With central bank policy remaining as the single factor that trumps all geopolitical turmoil, earnings guidance from the private sector and all other risk factors in global markets, today will be a day of waiting for investors. Federal Reserve chair Janet Yellens speech tomorrow on the first day of the Jackson Hole symposium will be carefully parsed for any signal that the Fed may adjust course as the U.S. economy improves at a pace too slow to provide the full job market recovery targeted by the central bank. Minutes from the Federal Market Open Committees most recent meeting, released yesterday afternoon, indicated growing dissent within the Feds policymaking group regarding the risk-adjusted value of remaining in its present ultra-accommodative mode. The wait continues for those looking for reassurance that the doves still have control of the liquidity purse strings.
PMI in China disappoints. The preliminary HSBC China manufacturing purchasing manager index (PMI) level registered at 50.3, significantly softer than consensus forecasts and much weaker than Julys final 51.7. Growth in new orders, export demand and output all contracted for the month in the latest signal of moderating momentum for the nation. Unlike the official NBSC/CFLP PMI indexes, the HSBC survey focuses on smaller, privately held factory operators that, as they are more immediately reactive to demand shifts, may provide a better pulse on near-term trends. In the wake of recent disappointing credit and production data releases, the question is whether activity will deteriorate to a point justifying further stimulus measures by the central government.
Europe continues to struggle. Initial PMI data from primary European Union economies also fell short of forecasts. The composite euro zone index registered at 52.8, versus consensus forecasts of 53.4. Industrial-specific indexes shows particular cause for alarm: The Germany specific index came in at 52, falling from 52.4 the previous month, while French factory level activity fell deeper into negative territory at 46.5 compared to 47.8 in July the fastest decline in more than a year. Taken as a whole, this data set suggests euro zone growth is continuing to flat line, bolstering the European Central Banks case for intervention.
U.S. jobless claims numbers released today. The theme of this years Jackson Hole symposium is specifically dedicated to the labor market, so this weeks release of first-time unemployment claims numbers, due out this morning, stands to get special attention. Although consensus forecasts call for an improvement in this weeks claims data, from last weeks 21,000 first-time jobless claims, slackness in the employment situation will remain a significant argument for a dovish policy stance as investors await Yellens Jackson Hole speech tomorrow.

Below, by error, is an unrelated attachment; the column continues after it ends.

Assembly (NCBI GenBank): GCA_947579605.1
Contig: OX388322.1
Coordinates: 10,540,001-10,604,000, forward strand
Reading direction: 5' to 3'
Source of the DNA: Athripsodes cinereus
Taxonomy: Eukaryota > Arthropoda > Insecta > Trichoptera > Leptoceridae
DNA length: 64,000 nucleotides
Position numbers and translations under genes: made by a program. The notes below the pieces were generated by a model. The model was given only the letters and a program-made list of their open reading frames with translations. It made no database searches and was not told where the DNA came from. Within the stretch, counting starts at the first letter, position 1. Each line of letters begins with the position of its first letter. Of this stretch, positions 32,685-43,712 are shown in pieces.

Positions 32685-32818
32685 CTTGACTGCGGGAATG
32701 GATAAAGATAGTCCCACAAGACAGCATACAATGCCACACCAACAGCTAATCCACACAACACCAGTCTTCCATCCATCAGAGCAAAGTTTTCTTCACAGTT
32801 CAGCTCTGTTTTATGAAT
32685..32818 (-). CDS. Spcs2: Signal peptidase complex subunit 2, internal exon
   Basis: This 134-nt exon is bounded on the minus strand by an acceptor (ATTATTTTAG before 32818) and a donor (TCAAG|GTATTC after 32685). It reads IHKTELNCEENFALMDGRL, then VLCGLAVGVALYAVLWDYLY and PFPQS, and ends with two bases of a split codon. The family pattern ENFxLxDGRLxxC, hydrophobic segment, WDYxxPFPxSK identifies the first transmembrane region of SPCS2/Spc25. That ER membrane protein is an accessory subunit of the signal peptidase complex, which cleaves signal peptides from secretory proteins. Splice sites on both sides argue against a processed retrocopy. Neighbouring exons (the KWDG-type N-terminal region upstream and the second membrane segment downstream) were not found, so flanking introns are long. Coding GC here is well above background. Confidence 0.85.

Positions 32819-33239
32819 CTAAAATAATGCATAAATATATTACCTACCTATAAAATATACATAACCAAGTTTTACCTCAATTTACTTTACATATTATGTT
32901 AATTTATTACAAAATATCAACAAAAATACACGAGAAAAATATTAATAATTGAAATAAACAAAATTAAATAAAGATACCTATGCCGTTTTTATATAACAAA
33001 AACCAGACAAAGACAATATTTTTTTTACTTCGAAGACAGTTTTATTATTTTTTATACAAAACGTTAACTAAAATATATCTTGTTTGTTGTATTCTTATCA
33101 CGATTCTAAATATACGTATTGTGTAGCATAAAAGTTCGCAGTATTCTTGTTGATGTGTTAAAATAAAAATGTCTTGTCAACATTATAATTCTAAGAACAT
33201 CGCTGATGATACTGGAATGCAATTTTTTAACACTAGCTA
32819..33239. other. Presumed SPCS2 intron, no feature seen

More earnings announcements on deck. San Franciscobased Apparel retailer Gap, Mountain View, Californiaheadquartered financial software company Intuit and San Franciscobased cloud computing company Salesforce.com are among the U.S. public companies announcing quarterly results today. In an announcement this morning, Hoffman Estates, Illinoisheadquartered Sears Holdings Corp., operators of department store chains Sears and Kmart, reported a second-quarter 2014 decline of $5.39 per share its ninth consecutive quarterly loss a sign of the companys struggles to regain market share from big-box competitors.
Portfolio Perspective: Closed-End Funds Provide a Chance for Investors Who Missed the MLP Boat Erik Herzfeld, Thomas J. Herzfeld Advisors
The revolutionary expansion of the U.S. oil and gas industry in recent years, combined with ultra-low yields in bond markets, put a spotlight on master limited partnerships (MLPs) as income-generating investment vehicles. Energy-sector MLPs have provided some of the hottest returns this year. One example is the Alerian MLP index, which tracks large- and mid-cap energy companies, up nearly 20 percent year-to-date. Consequently, many investors who hesitated to take positions in the sector are now feeling that they may have missed out on an opportunity. Ironically, closed-end fund (CEF) MLPs are currently at some of the cheapest levels relative to net-asset value in years. These instruments essentially create an actively managed, diversified portfolio of MLPs such as Kinder Morgan and Williams Companies and can be purchased at discounts to NAV near 10 percent. As a point of comparison, just two years ago, the average CEF MLP fund traded at a premium just over 6 percent. Nearly half of the CEF MLPs are trading at discounts greater than 8 percent as of yesterdays close. We feel buying top managers in the space at a discount to the market value of the underlying portfolio provides the opportunity to invest and capture any narrowing of the discount, as well as future capital appreciation.
Erik Herzfeld is a portfolio manager for the Virtus Herzfeld fund at Thomas J. Herzfeld Advisors, a Miami-headquartered firm specializing in closed-end fund investments.